History Of The Romans Under The Empire Volume 3

Paperback | May 18, 2012

byCharles Merivale

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This historic book may have numerous typos and missing text. Purchasers can download a free scanned copy of the original book (without typos) from the publisher. Not indexed. Not illustrated. 1864 Excerpt: ...to reside in Italy under his rival's protection. He there devoted himself to studious indolence, and showed by his example how literature might continue to flourish under monarchical patronage. Nor, while he availed himself of the arms and counsels of the best men of the day, had the crafty aspirant neglected to strengthen his position at the most important OctaviusV epochs by matrimonial alliances. In his early matrimonial youth Caesar had betrothed him to the daughter of his friend Servilius; but this arrangement was broken off when, upon the dictator's death, the young heir found himself too much embarrassed and preoccupied to decide upon so important a step. His first union was contracted, in obedience to the demands of the soldiery, with Clodia, the daughter of Fulvia by her first husband the infamous tribune. It was thus that the first treaty between Octavius and Antonius, in the year 711, seemed to be most auspiciously ratified. But the bride was still a child, and the marriage had not been consummated, when the Perusian war broke out, and the angry husband revenged himself on his mother-in-law by divorcing her daughter. Octavius was now free to further his interests by another politic engagement. He was anxious to baffle his colleague's intrigues with Sextus, and with this view he sought, as we have seen, the hand of Scribonia, the sister of Libo, whose daughter had already become the consort of the young Pompeius. This marriage took place in 714, and its fruit was one daughter, who was early betrothed to Octavia's son Marcellus, and eventually given to Agrippa. But in the very year of this infant's birth the state of affairs had changed. Octavius was now once more on good terms with Antonius, and at open variance with Sextus; and the unfortunate Sc...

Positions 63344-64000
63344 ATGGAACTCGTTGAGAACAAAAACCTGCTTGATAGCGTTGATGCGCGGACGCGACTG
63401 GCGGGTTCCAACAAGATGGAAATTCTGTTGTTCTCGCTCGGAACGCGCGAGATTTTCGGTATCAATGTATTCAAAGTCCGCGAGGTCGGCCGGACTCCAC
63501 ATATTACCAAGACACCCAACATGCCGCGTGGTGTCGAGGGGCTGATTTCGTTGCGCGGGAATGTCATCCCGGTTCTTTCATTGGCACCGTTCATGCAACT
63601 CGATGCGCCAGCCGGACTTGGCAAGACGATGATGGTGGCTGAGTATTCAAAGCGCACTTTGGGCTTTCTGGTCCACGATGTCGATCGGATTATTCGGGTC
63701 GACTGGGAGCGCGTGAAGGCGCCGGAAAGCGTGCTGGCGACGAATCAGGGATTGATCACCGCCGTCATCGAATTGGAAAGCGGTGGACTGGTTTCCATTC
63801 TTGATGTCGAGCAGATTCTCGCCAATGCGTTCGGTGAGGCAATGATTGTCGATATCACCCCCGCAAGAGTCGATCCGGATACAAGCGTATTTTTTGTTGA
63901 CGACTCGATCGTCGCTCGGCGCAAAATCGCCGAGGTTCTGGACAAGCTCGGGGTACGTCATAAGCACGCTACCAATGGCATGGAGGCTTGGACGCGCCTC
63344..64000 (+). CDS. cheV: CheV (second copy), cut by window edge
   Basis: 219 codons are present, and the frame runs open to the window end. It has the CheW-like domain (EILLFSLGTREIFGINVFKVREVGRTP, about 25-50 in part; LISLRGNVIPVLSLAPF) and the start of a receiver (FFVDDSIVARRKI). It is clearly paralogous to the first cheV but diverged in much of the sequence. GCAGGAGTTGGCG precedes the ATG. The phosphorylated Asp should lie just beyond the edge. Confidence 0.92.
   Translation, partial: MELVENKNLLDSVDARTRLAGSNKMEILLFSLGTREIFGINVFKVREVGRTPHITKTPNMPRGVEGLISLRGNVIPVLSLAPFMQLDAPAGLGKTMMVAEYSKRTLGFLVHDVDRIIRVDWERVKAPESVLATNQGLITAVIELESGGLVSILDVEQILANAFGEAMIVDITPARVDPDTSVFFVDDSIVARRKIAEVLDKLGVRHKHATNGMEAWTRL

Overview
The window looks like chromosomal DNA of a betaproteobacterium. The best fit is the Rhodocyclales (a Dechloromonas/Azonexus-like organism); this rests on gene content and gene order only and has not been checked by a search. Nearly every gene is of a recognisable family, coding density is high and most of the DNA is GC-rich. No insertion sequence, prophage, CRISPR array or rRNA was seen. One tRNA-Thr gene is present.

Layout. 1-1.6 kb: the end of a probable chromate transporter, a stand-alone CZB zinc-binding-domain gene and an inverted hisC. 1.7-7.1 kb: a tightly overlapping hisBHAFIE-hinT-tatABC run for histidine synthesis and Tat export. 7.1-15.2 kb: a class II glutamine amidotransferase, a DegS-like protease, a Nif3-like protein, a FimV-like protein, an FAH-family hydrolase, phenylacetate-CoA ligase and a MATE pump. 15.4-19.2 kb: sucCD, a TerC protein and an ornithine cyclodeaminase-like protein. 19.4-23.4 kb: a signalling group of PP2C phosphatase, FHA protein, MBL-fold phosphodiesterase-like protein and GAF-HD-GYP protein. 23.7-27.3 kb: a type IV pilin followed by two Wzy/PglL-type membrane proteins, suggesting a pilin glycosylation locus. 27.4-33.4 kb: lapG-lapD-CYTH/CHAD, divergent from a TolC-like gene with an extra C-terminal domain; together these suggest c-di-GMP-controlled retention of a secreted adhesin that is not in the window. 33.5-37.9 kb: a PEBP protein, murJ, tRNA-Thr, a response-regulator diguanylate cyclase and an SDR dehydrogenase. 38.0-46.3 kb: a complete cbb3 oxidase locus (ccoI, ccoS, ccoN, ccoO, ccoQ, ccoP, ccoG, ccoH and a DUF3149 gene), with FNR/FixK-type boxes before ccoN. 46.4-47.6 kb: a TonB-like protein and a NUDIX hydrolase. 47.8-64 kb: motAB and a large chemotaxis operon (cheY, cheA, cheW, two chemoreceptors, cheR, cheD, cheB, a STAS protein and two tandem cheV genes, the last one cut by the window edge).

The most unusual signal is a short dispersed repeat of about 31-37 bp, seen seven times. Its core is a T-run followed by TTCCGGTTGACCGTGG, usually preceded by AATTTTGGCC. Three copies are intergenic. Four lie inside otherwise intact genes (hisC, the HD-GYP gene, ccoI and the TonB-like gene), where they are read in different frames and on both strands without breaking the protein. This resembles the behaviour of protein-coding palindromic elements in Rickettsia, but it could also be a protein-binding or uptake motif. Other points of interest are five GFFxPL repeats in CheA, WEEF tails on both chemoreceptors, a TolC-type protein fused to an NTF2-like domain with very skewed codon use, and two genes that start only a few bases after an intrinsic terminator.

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This historic book may have numerous typos and missing text. Purchasers can download a free scanned copy of the original book (without typos) from the publisher. Not indexed. Not illustrated. 1864 Excerpt: ...to reside in Italy under his rival's protection. He there devoted himself to studious indolence, and showed by his example how l...

Format:PaperbackDimensions:152 pages, 9.69 × 7.44 × 0.33 inPublished:May 18, 2012Publisher:General Books LLCLanguage:English

The following ISBNs are associated with this title:

ISBN - 10:0217961029

ISBN - 13:9780217961028

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